Human rights watchdogs warn that Russia is imprisoning military conscripts who refuse to go to the front or protest lack of food, water, or support in combat as part of a larger effort to force unwilling soldiers to fight and refuse surrender. In a separate incident, the Russian mercenary group Wagner fighting in Ukraine distributed a video of the execution of one of its members, Yevgeny Nuzhin, with a sledgehammer, saying Nuzhin had defected during his captivity and citing an interview conducted by a Ukrainian journalist while Nuzhin was in custody as proof. After either having been captured or surrendered in September, Nuzhin was returned to Russian custody as part of a prisoner exchange in November, although the circumstances of both his capture by Ukraine and return to Russia remain unclear. Wagner head Yevgeniy Prighozin celebrated the video and the execution.
On 19 October President Vladimir Putin declared martial law in the Ukrainian territory Russia claims to have annexed in September. The law not only suspends basic rights and due process in those regions, but also applies various moderately less stringent measures across the rest of Russia. The restrictions introduced go far beyond what is permitted by relevant Russian laws and statutes.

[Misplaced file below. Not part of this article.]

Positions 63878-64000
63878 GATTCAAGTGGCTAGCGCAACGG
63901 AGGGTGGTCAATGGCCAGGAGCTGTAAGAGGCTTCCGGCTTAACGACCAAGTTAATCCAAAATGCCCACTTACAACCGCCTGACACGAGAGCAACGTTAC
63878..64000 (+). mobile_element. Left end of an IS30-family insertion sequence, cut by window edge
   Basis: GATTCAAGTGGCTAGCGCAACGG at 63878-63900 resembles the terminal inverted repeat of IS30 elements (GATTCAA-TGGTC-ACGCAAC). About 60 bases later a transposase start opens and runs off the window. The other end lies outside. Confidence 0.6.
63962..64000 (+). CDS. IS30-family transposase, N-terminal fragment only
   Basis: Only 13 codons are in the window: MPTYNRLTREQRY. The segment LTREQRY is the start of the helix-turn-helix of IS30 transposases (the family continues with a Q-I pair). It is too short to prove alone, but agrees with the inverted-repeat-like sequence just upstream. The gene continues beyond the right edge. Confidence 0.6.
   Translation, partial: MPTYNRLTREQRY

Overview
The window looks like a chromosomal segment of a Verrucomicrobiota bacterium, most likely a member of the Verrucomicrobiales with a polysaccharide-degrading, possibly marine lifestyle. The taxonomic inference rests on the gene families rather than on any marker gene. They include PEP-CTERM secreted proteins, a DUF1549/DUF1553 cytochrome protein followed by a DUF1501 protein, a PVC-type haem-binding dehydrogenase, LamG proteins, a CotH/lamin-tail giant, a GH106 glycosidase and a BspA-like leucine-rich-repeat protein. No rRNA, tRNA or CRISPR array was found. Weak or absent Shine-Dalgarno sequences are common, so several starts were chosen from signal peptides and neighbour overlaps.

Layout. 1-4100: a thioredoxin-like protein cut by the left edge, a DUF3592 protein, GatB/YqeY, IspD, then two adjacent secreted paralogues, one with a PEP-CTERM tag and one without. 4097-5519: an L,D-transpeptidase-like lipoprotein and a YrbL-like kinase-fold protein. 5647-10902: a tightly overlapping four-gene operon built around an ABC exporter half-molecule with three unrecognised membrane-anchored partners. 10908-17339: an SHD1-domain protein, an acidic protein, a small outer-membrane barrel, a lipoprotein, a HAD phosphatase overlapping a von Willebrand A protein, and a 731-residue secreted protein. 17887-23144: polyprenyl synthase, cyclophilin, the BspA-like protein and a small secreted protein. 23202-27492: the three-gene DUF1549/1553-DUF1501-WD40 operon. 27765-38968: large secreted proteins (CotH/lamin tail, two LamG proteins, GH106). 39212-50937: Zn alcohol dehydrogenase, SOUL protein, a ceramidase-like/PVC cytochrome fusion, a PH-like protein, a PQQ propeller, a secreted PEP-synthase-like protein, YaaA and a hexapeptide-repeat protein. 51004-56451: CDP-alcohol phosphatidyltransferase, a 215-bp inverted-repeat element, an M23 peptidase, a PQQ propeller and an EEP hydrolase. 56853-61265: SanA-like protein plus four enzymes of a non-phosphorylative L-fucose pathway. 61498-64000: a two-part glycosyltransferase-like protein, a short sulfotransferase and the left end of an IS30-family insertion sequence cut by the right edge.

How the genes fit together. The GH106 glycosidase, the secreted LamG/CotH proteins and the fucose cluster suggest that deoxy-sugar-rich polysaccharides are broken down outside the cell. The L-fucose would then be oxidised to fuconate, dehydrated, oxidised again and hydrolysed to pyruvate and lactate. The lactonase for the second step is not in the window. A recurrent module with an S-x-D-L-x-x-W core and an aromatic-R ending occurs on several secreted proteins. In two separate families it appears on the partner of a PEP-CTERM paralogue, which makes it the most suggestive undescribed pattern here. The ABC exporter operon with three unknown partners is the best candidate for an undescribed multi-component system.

Marking a new extreme in Russia’s crackdown on independent media, a court sentenced Russian journalist Ivan Safronov to 22 years in prison on charges of high treason on 7 September. The charges centered on Safronov’s reporting, but all material discussed in court was also available online on government and government-controlled media websites. The sentence, which is long even by contemporary Russian standards, is part of a larger crackdown on independent media and public protest during the invasion of Ukraine. As of 28 October OVD-Info recorded 19,335 arrests for protests against the war and 'partial mobilization’ in Russia.
According to researchers at OVD-Info, Russia has arrested 16,437 individuals for expressing anti-war views in the six months since the start of its full-scale invasion on 24 February. After early anti-war rallies were suppressed through violence and mass arrests, police expanded the use of various vague and punitive laws regarding the armed forces to crack down on individual pickets and statements, and in more recent months, on social media comments and even private conversations.